Adhikari, Roshan 01 December 2014 (has links)
Conventional methods of groundwater modeling are based on applying laminar flow condition in the aquifer and assuming primary porosity to be present in the aquifer. But in cases where conduits, caves, springs and sinks characterize the aquifer as in karst, this assumption is inappropriate. In addition to Darcian flow condition in matrix portion of aquifer there should be consideration for dealing with non-Darcian flow in the conduits where high velocity of flow occurs. Presence of conduit network in the aquifer greatly affects the potentiometric heads within the aquifer. Hence the necessity of different modeling method has long been realized for karst aquifers. MODFLOW-Conduit Flow Process (CFP) has the capability to simulate both turbulent and laminar groundwater flow condition present in caves and conduits portion of karst aquifers. This study examined the cases where a sub-regional model was used to simulate discharge of springs and heads both with and without considering the presence of conduit network in the aquifer using MODFLOW-CFP 2005 and MODFLOW 2005 respectively. Comparison of results showed that the potentiometric head in the area consisting conduit network were unrealistically low when conduit network was not considered to be present in the matrix. This study also introduces and uses a program called CONGEN to generate conduit flow process file for CFP Mode 1. Furthermore this study also carried out the benchmark testing to examine the capability of MODFLOW-CFP to simulate both laminar and turbulent pipe flow in the conduits for a sub-regional scale. Results from transient state simulation indicate that, although MODFLOW-CFP considers both laminar and turbulent flow conditions in the pipe like conduits in the karst, it underestimated the peak discharge of the springs in this study.

Groundwater Modeling of Managed Aquifer Recharge at the Regional and Local Scale

Frazier, Andrew Dane 09 June 2022 (has links)
The Hampton Roads Sanitation District is heading a Managed Aquifer Recharge project designed to build water resiliency for the district as well as meet recent regulations concerning effluent released into the Chesapeake Bay. The Sustainable Water Initiative for Tomorrow (SWIFT) project will include five injection well fields across the Virginian Coast. The first of these fields to be implemented is the James River site, scheduled to begin in 2025. A model of the Virginia Coastal Plain region was created in 2009 and has been used to simulate the combined impact of the full-scale SWIFT project. This study estimated the change in hydraulic head in the Potomac Aquifer System caused by the proposed James River recharge well field at a regional and local level. That estimation required the use of a widely accepted model of the Virginia Coastal Plain developed in 2009 which was subjected to a limited validation using USGS monitoring well data for comparison. That model was then used to establish boundary conditions for a local scale model surrounding the James River site, after which each model was used to run four pumping scenarios with varying rates of recharge. The validation of the Virginia Coastal Plain model found it to be satisfactory for the scope of this work, and it was therefore used to interpolate boundary conditions for the developed local model. The regional and local model both showed an increase in the simulated head values of the Potomac Aquifer System. The regional model simulated a sharper initial increase than the local model, however, long term the local model simulated a greater impact to the groundwater levels from the proposed recharge. / Master of Science / The Potomac Aquifer System (PAS) is a main water source for most of eastern Virginia and high pumping rates have caused notable drawdown in several areas. The Hampton Roads Sanitation District (HRSD) has initiated the Sustainable Water Initiative for Tomorrow (SWIFT) project that is designed to alleviate the stress on the PAS by artificially recharging the PAS through injection well. A regional groundwater model, built in 2009, has been used to estimate the impact of the proposed recharge for the SWIFT project at full capacity. This work validated the use of the regional model within the region of the first proposed SWIFT well field at the James River Site. Once the validation was complete, the regional model provided a framework to develop a more detailed model on a smaller scale. That model was then used to simulate the proposed injection well field at varying rates to estimate the effect of the James River Site. This study has shown that the regional model provides an adequate framework to build local scale models. The simulations run in both the regional and local models found that the proposed recharge increases the water levels in the PAS immediately surrounding the well field and that the impact is felt to distances exceeding 50 miles after 10 years.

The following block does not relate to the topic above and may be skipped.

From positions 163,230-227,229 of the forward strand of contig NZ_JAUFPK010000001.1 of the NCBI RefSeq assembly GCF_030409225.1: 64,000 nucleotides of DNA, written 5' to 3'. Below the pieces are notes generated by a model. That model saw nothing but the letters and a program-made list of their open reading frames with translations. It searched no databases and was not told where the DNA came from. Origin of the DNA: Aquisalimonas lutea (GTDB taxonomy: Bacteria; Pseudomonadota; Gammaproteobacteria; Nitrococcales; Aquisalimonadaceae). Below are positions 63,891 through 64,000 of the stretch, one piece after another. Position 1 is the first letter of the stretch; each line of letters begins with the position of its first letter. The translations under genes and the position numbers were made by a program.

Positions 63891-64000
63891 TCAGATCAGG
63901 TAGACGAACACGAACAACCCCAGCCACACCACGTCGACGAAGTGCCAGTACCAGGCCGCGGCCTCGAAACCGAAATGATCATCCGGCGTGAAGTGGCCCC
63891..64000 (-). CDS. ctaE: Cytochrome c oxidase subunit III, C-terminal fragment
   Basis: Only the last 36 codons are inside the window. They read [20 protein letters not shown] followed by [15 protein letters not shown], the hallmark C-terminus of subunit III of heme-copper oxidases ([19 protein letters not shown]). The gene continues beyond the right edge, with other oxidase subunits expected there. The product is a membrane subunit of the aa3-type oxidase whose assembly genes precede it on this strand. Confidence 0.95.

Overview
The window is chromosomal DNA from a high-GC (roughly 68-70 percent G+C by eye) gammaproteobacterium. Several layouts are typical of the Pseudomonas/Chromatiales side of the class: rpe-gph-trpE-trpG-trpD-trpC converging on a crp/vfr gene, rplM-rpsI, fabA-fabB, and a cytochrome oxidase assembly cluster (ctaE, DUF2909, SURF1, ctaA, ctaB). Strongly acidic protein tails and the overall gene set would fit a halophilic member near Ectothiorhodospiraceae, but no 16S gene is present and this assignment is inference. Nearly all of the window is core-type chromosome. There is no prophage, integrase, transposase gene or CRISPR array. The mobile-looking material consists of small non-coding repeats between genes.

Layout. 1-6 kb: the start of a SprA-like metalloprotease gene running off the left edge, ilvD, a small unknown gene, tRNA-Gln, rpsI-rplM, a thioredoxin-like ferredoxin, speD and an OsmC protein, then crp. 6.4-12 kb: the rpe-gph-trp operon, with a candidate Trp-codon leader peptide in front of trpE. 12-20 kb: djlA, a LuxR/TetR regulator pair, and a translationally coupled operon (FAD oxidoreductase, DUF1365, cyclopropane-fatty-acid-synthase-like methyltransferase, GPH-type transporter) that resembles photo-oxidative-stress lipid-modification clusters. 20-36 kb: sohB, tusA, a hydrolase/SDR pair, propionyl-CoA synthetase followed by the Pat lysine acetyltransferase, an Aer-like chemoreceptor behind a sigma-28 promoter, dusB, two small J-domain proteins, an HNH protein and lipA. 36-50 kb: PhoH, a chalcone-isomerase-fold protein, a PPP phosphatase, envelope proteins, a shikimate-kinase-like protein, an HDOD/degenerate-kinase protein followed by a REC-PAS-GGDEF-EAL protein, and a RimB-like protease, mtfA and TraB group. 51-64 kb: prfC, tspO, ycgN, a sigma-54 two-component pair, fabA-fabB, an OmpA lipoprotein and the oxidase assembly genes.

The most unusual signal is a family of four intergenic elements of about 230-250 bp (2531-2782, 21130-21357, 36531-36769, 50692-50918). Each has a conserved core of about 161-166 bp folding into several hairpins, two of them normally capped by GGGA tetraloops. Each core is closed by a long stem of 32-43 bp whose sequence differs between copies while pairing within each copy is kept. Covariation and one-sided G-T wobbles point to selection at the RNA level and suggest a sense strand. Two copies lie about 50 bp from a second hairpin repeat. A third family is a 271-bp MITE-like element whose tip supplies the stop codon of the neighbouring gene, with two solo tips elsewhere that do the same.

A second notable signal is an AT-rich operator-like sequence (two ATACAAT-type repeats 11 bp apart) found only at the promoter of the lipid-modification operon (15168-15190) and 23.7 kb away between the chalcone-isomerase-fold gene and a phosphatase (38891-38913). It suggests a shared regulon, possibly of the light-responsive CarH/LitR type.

Grundvattenmodellering inom Loddby före detta Sulfitmassabruk

Bachofner Gran, Clara January 2019 (has links)